Last night I went to Wal-Mart.
And waited in line.
First at the pharmacy so I could buy some Sudafed-and I will break in here to state that I wish people would just be honest and do what is right. I get really tired of having to stand in line, show my driver’s licence, and sign my name just so I can buy a box of Sudafed or Advil Cold & Sinus. Dishonest people make life so much more difficult for everyone else. The pharmacies have my sympathies. Ok-back in line. In line to checkout at the front of the store. Of the fourteen check-out lanes that our Wal-Mart store boasts, four of them were open. All with large lines I might add.
First, I felt a little annoyed that Wal-Mart didn’t have more cashiers working and that I was obviously just going to have to wait.
Then, as I stood in line I started looking around and musing. I looked at all the shelves behind the cashiers filled with an abundance. Big tubs of round cheese puffs. Bags of M&M’s in fall colors. Bottles of apple juice. Bags of miniature Snickers. Rubbermaid boxes. Not just two or three of each thing, but many of each. I, and all the other people in line, could have added one or two of each item to our purchases and we would not have completely emptied the shelves. And in comparison to many other Wal-Marts, ours is a small store.
Next, I noticed the items lining the aisle that I was waiting in line in. Magazines. Some boasting great tips and tricks. Always some shouting news about celebrities. Gum. Candy. Snacks. Trinkety Toys.
Then, I took notice of the lady checking out in front of me. I watched as the cashier scanned the customer’s Tide, Doritos, Special Kitty food, grapes, onions, yogurt, Pepsi, and quite a few various other items.
I was simply struck with the abundance around me. We have been reading Kisses from Katie and as I looked around our Wal-Mart store, I thought of Katie and her Uganda. I thought of what we read earlier in the afternoon. About Masese and the poverty and squalor and how the people there pick through the trash looking for something to eat. How they don’t even have the option to stand in line to buy Sudafed to help with allergies.
And then there’s me. Me. Always with a list of things I’d like to have. Things that would make life easier or a little more fun. Me, who already has so much ease. Why wasn’t I born in a place where I would have to pick through trash hoping to find a little something for my empty tummy?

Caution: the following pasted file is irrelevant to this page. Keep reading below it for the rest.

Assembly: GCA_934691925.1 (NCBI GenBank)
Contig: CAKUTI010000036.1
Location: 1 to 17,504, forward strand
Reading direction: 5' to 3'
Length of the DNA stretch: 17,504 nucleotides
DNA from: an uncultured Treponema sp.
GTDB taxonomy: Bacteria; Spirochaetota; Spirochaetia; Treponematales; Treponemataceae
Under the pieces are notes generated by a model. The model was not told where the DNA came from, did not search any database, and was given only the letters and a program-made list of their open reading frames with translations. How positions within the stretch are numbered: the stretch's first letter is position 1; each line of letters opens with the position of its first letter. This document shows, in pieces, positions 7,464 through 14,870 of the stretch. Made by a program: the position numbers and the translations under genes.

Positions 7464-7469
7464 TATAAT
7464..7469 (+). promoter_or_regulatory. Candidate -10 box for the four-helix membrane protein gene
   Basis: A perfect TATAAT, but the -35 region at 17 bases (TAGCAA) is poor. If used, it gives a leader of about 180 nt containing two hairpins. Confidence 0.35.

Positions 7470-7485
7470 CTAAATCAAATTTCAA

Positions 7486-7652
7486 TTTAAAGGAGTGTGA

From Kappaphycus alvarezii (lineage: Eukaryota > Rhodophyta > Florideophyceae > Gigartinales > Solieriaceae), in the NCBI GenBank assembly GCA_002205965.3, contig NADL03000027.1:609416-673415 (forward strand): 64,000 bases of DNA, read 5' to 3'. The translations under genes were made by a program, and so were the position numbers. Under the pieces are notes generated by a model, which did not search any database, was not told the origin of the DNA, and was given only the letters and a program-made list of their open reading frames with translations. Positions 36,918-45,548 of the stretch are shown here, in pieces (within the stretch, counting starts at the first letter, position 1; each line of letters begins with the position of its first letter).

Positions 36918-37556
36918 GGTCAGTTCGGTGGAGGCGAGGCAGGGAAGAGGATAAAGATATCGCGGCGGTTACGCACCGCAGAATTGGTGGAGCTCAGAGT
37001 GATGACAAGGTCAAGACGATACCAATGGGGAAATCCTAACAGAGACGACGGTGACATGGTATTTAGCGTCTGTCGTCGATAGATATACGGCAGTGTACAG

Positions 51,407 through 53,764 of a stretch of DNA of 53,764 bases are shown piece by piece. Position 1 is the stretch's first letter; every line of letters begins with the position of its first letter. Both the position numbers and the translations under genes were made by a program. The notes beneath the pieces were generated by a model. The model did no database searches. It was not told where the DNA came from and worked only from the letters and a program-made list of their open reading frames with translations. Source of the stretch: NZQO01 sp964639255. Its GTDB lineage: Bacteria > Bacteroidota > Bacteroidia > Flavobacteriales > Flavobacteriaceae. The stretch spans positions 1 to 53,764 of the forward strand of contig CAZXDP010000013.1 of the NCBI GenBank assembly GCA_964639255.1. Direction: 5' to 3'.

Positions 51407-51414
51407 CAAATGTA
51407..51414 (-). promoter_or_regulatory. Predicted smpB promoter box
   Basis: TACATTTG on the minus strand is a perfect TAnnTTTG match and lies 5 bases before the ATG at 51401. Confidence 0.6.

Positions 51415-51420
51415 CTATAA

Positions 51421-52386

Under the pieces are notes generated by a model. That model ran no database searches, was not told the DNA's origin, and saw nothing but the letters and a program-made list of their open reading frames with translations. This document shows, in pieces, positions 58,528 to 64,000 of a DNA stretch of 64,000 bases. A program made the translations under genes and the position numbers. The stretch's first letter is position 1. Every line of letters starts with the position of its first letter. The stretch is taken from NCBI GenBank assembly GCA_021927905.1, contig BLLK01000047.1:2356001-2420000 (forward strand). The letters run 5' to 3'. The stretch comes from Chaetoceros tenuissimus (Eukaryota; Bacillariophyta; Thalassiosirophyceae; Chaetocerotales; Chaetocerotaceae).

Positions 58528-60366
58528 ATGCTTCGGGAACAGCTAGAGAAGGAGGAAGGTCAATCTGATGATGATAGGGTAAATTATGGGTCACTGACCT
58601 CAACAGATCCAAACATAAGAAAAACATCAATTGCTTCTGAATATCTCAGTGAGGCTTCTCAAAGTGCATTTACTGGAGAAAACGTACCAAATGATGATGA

I looked around at all the shoppers waiting in line so they could buy their stuff. I thought about how I buy into the notion that stuff will make me happy. (I’m not sure if the pun was intended or not.) And if stuff makes us happy, that store should’ve been full of very happy people. Everyone looked much like I felt. Trying to be nice and polite, but wondering why Wal-Mart couldn’t open a few more registers because I am just wanting to get through line and be on my way to the next thing on my agenda.
And I thought of the old woman who Katie spoke about who owned nothing of any earthly value, yet was full of joy because of the Jesus she knew.
I filled my dishwasher with dirty dishes after I got home and I set it to start automatically in two hours and I thought about the luxury this dishwasher is. And how I have three meals every day. And dirty dishes to fill the dishwasher with every day. And I am thankful. I like my comfortable life. I don’t think I could live in Uganda. But my heart is filled with compassion for the many, many people all over the world living in extreme need and I don’t want to forget. I don’t want to forget to be thankful for the blessings that are heaped on me and I don’t want to forget to pray for the needy and I don’t want to forget to give. I don’t want to forget that as a Christian, I am responsible.
This song keeps echoing through my mind that my daughter has been singing. A song she learned when she attended VBS with her cousins in Ohio.
Jehoveh-Jirah, my Provider, His grace is sufficient for me, for me, for me.
God shall supply all our needs, According to His riches in glory, He will give His angels guard over me, Jehovah-Jireh cares for me.
Amen. And He cares for every single person. Every person in line at Wal-Mart. Every person who is hungry. Every person everywhere.
Linking up at:
* I will note that Wal-Mart did open a few more registers while I was waiting in line. 🙂
*amazon link is my affiliate